Overfitting is one the key problems you have to face when you come to Machine Learning world.

Theory says that **overfitting** happens when you have 100% or almost 100% prediction accuracy over your training set and when you check your model against unseen data (validation/test set), prediction accuracy is so far from training.

In other words, overfitting happens when your prediction model is too complex in relation with sample/data size/noise.

What does it mean? It means that your algorithm learned by heart the training instances of the sample.

So, why is it bad? Like in real life, when you have an History's exam and you just memorize (learn by heart) what the book says about *American Civil War* (for instance). If in the exam you are asked in the same way/order you have memorized the question, probably your mark will be 10/10. But if the question is something like "tell me about the social context of the *American Civil War*" you will say to your teacher: "This question was not in my History's book! The question was: American Civil War...that is all!!"Aha, as you learned by heart you are not able to answer this question.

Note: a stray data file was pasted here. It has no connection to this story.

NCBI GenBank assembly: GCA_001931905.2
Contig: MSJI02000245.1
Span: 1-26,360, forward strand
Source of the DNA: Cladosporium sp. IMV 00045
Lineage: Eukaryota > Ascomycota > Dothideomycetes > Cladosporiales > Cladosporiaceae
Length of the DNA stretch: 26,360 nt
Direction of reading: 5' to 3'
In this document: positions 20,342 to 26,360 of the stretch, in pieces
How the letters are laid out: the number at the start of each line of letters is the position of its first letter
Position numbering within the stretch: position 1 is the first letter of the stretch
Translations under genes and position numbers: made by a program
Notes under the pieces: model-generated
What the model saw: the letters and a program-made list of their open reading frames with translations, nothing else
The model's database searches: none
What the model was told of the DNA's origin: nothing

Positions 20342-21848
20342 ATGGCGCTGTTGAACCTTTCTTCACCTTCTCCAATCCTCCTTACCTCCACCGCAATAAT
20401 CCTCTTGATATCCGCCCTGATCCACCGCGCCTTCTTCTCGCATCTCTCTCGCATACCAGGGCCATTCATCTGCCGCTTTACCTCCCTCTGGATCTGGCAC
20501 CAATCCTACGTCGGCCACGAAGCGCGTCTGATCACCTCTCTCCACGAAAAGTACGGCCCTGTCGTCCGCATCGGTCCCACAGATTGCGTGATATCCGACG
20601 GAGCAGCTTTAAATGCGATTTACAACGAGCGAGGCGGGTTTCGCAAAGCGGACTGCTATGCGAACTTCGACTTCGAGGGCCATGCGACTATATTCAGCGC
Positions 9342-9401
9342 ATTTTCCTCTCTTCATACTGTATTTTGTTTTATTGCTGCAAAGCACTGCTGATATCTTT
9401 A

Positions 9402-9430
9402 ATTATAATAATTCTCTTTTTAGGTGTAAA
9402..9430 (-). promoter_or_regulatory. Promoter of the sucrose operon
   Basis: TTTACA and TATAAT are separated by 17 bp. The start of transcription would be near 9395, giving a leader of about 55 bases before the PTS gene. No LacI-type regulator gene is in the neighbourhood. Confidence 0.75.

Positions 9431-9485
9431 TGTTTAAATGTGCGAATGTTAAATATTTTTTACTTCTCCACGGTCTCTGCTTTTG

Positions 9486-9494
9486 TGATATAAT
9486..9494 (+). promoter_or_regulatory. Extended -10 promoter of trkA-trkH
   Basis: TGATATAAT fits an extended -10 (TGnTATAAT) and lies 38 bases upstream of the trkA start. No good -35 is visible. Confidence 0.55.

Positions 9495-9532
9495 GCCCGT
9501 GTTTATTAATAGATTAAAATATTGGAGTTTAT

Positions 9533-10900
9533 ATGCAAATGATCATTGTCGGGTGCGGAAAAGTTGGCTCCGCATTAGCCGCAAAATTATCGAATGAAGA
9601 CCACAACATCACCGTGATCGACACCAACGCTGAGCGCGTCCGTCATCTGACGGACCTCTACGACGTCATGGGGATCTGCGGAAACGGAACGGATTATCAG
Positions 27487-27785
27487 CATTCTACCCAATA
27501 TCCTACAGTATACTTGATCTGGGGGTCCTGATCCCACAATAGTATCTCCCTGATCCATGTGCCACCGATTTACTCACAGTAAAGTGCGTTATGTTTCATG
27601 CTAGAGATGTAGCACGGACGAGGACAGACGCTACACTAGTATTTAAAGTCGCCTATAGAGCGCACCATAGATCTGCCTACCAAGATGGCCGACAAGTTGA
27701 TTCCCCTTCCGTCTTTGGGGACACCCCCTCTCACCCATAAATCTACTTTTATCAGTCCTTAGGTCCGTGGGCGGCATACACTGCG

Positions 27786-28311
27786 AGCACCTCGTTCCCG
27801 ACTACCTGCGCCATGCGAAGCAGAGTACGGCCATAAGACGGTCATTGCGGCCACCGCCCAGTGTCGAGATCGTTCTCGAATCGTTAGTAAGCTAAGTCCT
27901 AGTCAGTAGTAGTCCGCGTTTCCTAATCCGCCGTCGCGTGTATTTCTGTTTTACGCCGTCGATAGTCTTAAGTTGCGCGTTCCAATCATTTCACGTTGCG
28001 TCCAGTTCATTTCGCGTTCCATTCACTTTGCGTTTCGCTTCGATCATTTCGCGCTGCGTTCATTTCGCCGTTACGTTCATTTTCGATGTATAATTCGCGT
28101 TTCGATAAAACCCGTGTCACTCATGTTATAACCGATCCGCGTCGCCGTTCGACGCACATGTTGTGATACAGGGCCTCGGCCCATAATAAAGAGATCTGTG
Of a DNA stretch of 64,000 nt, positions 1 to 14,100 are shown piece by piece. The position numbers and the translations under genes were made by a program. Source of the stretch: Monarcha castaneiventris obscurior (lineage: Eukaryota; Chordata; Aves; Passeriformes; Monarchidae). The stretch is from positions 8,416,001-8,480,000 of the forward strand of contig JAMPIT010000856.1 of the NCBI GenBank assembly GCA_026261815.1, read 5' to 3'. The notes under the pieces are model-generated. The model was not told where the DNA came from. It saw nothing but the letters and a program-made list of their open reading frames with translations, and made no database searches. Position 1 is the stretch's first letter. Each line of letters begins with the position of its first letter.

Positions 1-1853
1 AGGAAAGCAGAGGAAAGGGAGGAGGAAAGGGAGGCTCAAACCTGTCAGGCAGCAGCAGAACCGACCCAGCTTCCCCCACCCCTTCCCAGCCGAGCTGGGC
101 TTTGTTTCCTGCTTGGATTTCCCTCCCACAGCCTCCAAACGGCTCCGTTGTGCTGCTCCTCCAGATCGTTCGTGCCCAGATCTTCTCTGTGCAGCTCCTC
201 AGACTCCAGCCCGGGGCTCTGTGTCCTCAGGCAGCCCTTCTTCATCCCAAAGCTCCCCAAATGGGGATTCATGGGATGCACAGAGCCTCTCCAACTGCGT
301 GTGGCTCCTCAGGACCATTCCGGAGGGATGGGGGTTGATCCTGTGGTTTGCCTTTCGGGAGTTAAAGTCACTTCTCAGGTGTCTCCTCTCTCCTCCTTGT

Another example: How do we learn to multiply? Learning by heart the multiplication tables. But what happens when we have to multiply 12 x 45? There is no table for 12 neither 45. So, we shuold have learned that multiplying N x M is adding as N times the value of M.

Machine Learning algorithms work in a similar way. When it learns by heart, it is not able to **generalize** well. And that is the main goal, **generalizing in the best way** to make high accuracy predictions over new data (this new data, of course, rarely will be the same that training set data).

PD: Next post will be about how to **solve overfitting**.

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## Discussion

I like the example about the History exam, good one.

If someone fancies a more mathematical and in-deep explanation, I recommend the free online book neuralnetworksanddeeplearning.com and in particular chapter 6

Great examples! They made the point of overfitting really clear.

Does this make machine learning an unsolvable problem?

No. We can solve by reducing the model complexity, by gathering more data, by fixing bad data (outliers, missing values, etc).

The multiplication example makes so much sense, Manuel!